In 2012, scientists completed a first-ever study with detailed data on the limits of life that thrives deep in the cracks of hot undersea volcanoes, places called hydrothermal vents. The microbes that live in the ocean depths inhale hydrogen and carbon dioxide and exhale methane. There is a tremendous, enormous amount of microbial biomass living within the Earth’s crust in the sediments. Some estimates are that it’s about 1/3 of the total biomass. Others have suggested that it may even rival the biomass that’s living on the surface of the planet.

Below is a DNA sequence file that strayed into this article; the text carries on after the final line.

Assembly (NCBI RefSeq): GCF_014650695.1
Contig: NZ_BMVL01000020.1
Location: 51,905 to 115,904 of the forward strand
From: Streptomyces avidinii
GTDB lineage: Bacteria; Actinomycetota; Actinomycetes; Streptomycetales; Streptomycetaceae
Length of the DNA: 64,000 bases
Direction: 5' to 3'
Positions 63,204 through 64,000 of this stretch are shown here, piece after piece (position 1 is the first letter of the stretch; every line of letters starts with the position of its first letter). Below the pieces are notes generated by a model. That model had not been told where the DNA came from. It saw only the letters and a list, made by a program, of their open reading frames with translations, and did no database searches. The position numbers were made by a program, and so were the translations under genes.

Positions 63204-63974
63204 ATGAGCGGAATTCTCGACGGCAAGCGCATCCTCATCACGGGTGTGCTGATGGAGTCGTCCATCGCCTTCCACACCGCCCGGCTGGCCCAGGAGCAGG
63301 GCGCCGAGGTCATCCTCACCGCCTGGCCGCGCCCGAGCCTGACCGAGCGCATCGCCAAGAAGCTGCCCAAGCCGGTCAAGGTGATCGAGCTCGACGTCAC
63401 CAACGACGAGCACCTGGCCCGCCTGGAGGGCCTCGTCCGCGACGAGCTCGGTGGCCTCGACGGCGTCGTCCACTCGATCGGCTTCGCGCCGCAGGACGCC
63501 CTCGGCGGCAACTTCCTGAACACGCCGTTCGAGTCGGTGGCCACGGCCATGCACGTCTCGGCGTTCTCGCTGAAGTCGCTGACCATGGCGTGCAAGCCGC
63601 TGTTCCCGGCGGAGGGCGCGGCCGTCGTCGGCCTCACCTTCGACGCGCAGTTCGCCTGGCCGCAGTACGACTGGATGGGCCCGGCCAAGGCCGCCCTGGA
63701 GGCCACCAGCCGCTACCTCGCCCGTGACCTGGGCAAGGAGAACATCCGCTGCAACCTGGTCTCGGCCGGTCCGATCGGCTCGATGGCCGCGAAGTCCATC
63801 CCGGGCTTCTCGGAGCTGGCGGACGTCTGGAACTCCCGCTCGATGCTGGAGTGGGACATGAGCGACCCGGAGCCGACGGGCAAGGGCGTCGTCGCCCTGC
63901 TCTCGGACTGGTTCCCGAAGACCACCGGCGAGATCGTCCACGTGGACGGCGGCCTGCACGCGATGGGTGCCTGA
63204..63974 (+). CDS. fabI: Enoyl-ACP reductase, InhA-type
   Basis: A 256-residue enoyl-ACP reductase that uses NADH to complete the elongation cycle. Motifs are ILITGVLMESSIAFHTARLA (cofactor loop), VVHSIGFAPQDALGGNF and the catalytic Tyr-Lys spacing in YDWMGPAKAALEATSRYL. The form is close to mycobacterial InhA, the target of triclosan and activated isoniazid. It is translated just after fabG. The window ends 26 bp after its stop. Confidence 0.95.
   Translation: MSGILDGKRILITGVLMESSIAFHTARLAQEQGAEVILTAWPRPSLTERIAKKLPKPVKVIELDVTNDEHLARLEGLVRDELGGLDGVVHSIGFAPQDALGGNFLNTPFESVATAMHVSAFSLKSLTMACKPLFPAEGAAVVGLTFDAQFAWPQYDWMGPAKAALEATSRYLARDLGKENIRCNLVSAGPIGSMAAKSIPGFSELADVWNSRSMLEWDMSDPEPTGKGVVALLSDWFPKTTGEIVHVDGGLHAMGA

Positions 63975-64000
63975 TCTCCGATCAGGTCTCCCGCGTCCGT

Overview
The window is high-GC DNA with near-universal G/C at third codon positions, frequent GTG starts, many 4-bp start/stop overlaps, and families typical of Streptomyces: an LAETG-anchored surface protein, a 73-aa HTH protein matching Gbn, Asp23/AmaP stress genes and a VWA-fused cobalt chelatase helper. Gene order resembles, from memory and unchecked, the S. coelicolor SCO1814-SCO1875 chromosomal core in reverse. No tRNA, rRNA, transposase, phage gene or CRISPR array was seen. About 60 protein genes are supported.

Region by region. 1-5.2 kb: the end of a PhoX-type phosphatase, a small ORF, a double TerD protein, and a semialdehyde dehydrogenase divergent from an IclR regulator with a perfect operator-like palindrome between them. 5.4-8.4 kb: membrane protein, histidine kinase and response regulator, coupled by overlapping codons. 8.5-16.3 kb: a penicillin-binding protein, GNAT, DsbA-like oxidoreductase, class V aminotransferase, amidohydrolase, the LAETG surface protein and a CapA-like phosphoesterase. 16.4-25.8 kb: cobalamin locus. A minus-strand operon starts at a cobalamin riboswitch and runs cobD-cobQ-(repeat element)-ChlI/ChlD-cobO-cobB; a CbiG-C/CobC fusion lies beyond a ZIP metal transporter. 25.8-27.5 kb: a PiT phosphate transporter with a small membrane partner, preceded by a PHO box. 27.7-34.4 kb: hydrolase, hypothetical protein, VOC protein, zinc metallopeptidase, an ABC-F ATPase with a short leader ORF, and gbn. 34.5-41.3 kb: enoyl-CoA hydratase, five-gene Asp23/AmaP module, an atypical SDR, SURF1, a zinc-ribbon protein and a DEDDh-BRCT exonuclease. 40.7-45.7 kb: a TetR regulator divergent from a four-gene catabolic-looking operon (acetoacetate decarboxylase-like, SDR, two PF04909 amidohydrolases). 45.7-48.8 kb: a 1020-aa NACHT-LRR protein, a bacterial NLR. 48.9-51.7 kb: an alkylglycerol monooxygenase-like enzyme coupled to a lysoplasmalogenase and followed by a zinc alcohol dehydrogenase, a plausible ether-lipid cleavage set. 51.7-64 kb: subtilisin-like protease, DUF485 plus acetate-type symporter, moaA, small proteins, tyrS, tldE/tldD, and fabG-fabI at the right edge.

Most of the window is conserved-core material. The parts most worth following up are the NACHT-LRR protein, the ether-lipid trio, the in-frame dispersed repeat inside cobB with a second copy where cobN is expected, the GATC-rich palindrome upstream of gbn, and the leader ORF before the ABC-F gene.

Astrobiologists think that if there is life in our solar system, say, on Mars, or on Europa, then it’s going to be similar kinds of life. Life that’s independent of sunlight and life that’s independent of oxygen. So by understanding the life and the constraints on the life that lives in these hydrothermal environments, it gives us some idea of what to expect we can expect on these other planets and how we might be able to model this life, using computer models.